Antony L. Hosking and Richard L. Hudson. Remembered sets can also play cards. In Eliot Moss, Paul R. Wilson, and Benjamin Zorn, editors. OOPSLA/ECOOP '93 Workshop on Garbage Collection in Object-Oriented Systems, October 1993. Available here.

    Alain Azagury, Elliot K. Kolodner, Erez Petrank, and Zvi Yehudai. Combining card marking with remembered sets: How to save scanning time. In Richard Jones, editor. Proceedings of the First International Symposium on Memory Management, Vancouver, October 1998. ACM Press, pages 10-19. ISMM is the successor to the IWMM series of workshops. Available here.


  9. Mostly Parallel Garbage Collection:

  10.  

     

    [boeh91] Hans-Juergen Boehm, Alan J. Demers, and Scott Shenker. Mostly parallel garbage collection. ACM SIGPLAN Notices, 26(6):157-164, 1991. Available here.

    (Presented by Ron Sivan)


  11. Replication-based Garbage Collection:

  12.  

     

    Scott M. Nettles, James W. O'Toole, David Pierce, and Nicholas Haines. Replication-based incremental copying collection. In Yves Bekkers and Jacques Cohen, editors. Proceedings of International Workshop on Memory Management,volume 637 of Lecture Notes in Computer Science, St Malo, France, 16-18 September 1992. Springer-Verlag. Available here.

    Scott M. Nettles and James W. O'Toole. Real-time replication-based garbage collection. In Proceedings of SIGPLAN'93 Conference on Programming Languages Design and Implementation, volume 28(6)of ACM SIGPLAN Notices, Albuquerque, NM, June 1993. ACM Press. Available here.

    Alain Azagury, Elliot K. Kolodner, and Erez Petrank. A note on the implementation of replication-based garbage collection for multithreaded applications and multiprocessor environments. In Parallel Processing Letters, 1999. To appear. Available here.


  13. Use of paging system for incremental collection:

  14.  

     

    Andrew W. Appel, John R. Ellis, and Kai Li. Real-time concurrent collection on stock multiprocessors. ACM SIGPLAN '88 Conf. on Prog. Lang. Design and Implementation, June 1988.  ACM SIGPLAN Notices, 23(7):11-20, 1988.  Available here


  15. Cache Performance with Heap Allocation and GC:

  16.  

     

    Henry G. Baker. Cache-conscious copying collection. In Paul R. Wilson and Barry Hayes, editors. OOPSLA/ECOOP '91 Workshop on Garbage Collection in Object-Oriented Systems, Addendum to OOPSLA'91 Proceedings, October 1991. Available as an html or as a postscript file.

    Benjamin Zorn. The effect of garbage collection on cache performance. Technical Report CU-CS-528-91, University of Colorado at Boulder, May 1991. Available here.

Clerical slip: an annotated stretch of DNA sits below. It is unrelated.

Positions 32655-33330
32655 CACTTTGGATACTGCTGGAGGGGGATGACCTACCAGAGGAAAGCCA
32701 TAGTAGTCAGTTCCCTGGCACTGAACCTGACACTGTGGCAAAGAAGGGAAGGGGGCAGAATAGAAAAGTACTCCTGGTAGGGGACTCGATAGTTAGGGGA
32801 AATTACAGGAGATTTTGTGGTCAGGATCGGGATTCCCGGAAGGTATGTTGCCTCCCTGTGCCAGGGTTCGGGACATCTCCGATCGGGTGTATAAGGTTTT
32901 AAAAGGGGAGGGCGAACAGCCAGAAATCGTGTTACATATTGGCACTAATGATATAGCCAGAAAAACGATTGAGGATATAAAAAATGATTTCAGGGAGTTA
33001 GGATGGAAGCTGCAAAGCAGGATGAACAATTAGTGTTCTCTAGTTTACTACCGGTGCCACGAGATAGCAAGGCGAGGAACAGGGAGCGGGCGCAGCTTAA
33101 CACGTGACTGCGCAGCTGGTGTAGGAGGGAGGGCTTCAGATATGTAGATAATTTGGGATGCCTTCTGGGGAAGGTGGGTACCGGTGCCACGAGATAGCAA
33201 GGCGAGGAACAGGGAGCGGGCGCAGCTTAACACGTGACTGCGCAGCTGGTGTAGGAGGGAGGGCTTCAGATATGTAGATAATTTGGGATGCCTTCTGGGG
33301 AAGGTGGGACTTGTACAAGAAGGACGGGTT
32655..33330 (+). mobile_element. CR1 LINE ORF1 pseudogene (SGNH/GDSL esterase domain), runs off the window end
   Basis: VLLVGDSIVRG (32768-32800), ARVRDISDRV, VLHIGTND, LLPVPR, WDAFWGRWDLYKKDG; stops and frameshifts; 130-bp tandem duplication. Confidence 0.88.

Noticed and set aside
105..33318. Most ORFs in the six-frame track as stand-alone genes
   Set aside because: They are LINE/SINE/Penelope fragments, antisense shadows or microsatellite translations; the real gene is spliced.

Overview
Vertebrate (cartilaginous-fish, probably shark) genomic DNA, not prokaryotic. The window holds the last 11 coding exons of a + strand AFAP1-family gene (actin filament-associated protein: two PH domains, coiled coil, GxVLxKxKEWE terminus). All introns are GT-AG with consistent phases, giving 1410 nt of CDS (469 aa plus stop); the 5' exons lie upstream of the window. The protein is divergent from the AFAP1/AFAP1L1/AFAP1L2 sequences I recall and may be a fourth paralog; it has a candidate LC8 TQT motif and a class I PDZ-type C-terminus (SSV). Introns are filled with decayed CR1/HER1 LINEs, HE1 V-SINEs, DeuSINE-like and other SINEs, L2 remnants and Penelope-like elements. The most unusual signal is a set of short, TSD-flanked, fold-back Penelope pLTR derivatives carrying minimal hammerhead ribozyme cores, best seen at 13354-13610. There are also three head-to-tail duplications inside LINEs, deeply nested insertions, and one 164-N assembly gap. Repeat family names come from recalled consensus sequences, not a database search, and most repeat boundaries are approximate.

Paul R. Wilson, Michael S. Lam, and Thomas G. Moher. Caching consideration for generational garbage collection: A case study of large and set-associative caches. Technical Report UIC-EECS-90-5, University of Illinois at Chicago EECS Department, Chicago, Illinois, December 1990. Improved version (available here) appears in Conference Record of the 1992 ACM Symposium on Lisp and Functional Programming, San Francisco, CA, June 1992. ACM Press.

    Marcelo J. R. Gonçalves and Andrew W. Appel. Cache performance of fast-allocating programs. Technical Report CS-TR-482-94, Department of Computer Science, Princeton University, December 1994. Available here.

    Mark B. Reinhold. Cache performance of garbage-collected programs. In Proceedings of SIGPLAN'94 Conference on Programming Languages Design and Implementation, volume 29 ofACM SIGPLAN Notices, Orlando, FL, June 1994. ACM Press. Also Lisp Pointers VIII 3, July-September 1994. Available here.

    Brad Calder, Chandra Krintz, Simmi John, and Todd Austin. Cache-Conscious Data Placement. In the 8th International Conference on Architectural Support for Programming Languages and Operating Systems, San Jose, California, October, 1998.  Available here.

    Trishul M. Chilimbi and James R. Larus. Using generational garbage collection to implement cache-conscious data placement. In Richard Jones, editor. Proceedings of the First International Symposium on Memory Management, Vancouver, October 1998. ACM Press, pages 37-48. Available in pdf and postscript.

    (To be presented by Tamar Domany and Erez Petrank)


  17. Virtual memory performance:

  18.  

     

    Robert Courts. Improving locality of reference in a garbage-collecting memory management-system. Communications of the ACM, 31(9):1128-1138, 1988.

    David A. Moon. Garbage collection in a large LISP system. In Guy L. Steele, editor. Conference Record of the 1984 ACM Symposium on Lisp and Functional Programming, Austin, TX, August 1984. ACM Press. , pages 235-245

    (To be presented by Victor Umansky)


  19. Conservative mark & sweep + mostly copying garbage collection by Bartlett.

  20.  

     

    Joel F. Bartlett. Compacting garbage collection with ambiguous roots. Technical Report 88/2, DEC Western Research Laboratory, Palo Alto, CA, February 1988. Also in Lisp Pointers 1, 6 (April-June 1988), 2-12. Available here.